• “It’s important that we don’t sit and wait for a magical figure, which may not be possible in this market. We could be waiting another five years or more for that again.”
  • “The market is like an elevator, always moving. It goes up and it goes down. While we were sitting at the penthouse level life was wonderful! But now it’s heading down and we don’t want to get off in the basement.” 
  • “When you’re a cash buyer you’ll have the same negotiating capacity on the other end – buying and selling in the same market makes it very relevant.”

One of the things that will very quickly come into play, if it hasn’t already, is the perception the mainstream media creates with its headlines.

They focus on the doom and gloom. While agents and vendors have no control over the headlines, they can affect property value.

Try saying:

  • “Time is of the essence – the longer we wait the more chance there is that property values could slide further.” 
  • “If you don’t sell now, what’s your plan B? Are you OK to hold for five years or so? Maybe we can assist you with a rental appraisal?”

Negotiation a sale – buyer 

Tapping into a buyer’s emotions can be as simple as asking them what they love about the property and why they want to live there.

This creates a really solid base to extend upon and reinforce their beliefs and emotions.

Try saying:

  • “If you’re planning to stay more than five years it would be really hard to over capitalise on this purchase.”
  • “If you don’t buy this property, what’s your plan B? Is there another you love just as much or would you consider renting?” 
  • “I can see that this is your dream home and I know you and the family will have many happy years here. So, if it turns out you pay a little over for it in this market, would that really matter once you’re in? I would imagine that securing this property is more important to you at this stage and property always increases in value eventually. This will be your home – not an investment, won’t it?”

Obviously interest rates are a concern for buyers too, but whether they go up or down doesn’t change their need to purchase a home.

So try saying: 

  • “Yes, interest rates are going up, but you still need to purchase right?”
  • “By securing a home now you can capture a fixed rate while they’re still low compared to previous years and the rises happen over time – it’s not going to happen overnight.”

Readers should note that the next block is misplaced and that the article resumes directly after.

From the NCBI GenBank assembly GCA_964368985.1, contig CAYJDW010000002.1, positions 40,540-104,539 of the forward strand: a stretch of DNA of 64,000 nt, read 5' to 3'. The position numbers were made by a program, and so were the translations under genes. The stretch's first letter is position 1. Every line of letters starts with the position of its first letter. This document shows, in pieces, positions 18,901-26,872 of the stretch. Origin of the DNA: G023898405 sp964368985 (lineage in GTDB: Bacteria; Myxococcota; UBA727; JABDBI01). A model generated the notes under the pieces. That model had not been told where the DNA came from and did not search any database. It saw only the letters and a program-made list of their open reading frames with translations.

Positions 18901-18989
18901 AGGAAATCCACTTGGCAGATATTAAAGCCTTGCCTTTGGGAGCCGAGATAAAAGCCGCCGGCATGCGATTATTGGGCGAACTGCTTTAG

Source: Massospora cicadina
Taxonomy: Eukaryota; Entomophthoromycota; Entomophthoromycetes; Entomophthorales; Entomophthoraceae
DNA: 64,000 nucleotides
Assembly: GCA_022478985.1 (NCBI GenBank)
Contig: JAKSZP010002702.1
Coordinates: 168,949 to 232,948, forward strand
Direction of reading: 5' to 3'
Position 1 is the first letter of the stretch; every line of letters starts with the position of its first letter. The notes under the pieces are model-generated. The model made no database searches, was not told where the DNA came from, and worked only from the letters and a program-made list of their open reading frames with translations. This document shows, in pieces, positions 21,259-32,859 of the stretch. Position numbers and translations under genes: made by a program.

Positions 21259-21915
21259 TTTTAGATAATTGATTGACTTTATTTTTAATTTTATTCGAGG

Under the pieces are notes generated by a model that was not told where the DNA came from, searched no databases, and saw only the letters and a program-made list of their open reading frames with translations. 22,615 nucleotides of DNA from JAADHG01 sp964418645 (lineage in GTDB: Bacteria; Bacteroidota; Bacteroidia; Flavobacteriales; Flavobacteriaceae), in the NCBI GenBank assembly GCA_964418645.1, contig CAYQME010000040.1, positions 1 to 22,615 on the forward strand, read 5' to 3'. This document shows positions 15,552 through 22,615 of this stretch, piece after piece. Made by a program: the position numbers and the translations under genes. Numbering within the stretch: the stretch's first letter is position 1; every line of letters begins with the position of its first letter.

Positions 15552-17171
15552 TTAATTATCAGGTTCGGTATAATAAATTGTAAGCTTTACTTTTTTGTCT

• “I know you’re worried about paying too much but if you had purchased a year or two ago that concern would be much more valid. Prices have already dropped markedly so you’re buying at a great time as most of the drop comes early.” 

Every day you put ourselves out there, competing for business and in turn, for your livelihood. 

Make sure that you always put yourself in the shoes of your clients and think about what they’re going through, how they’re feeling and allow them to express their fears. 

By validating and exposing those fears, you have the chance to diffuse them.

Use validating statements such as: 

  • “It seems like you’re scared of over-capitalising.”
  • “It sounds like this property would really suit your needs.”
  • “It looks like you are ready to move forward to the next stage of your journey.”

We can’t control pricing or the market, so it’s important never to promise anything or to discount any offers you receive.

We are not the gate keepers of price. Buyers are, so make sure you value them moving forward and improve your buyer management and communication.

Focus on the clients’ needs and develop a strategy to satisfy their requirements, rather than just focusing on the numbers and you will notice a big shift in your results.

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Marnie Beauchamp

Marnie Beauchamp has over 30 years experience in real estate & business ownership. Accolades include Business person of the year, business of the year & most outstanding real estate agency multiple years. With a passion for hard work, Marnie looks to revolutionise the way agents and agencies work.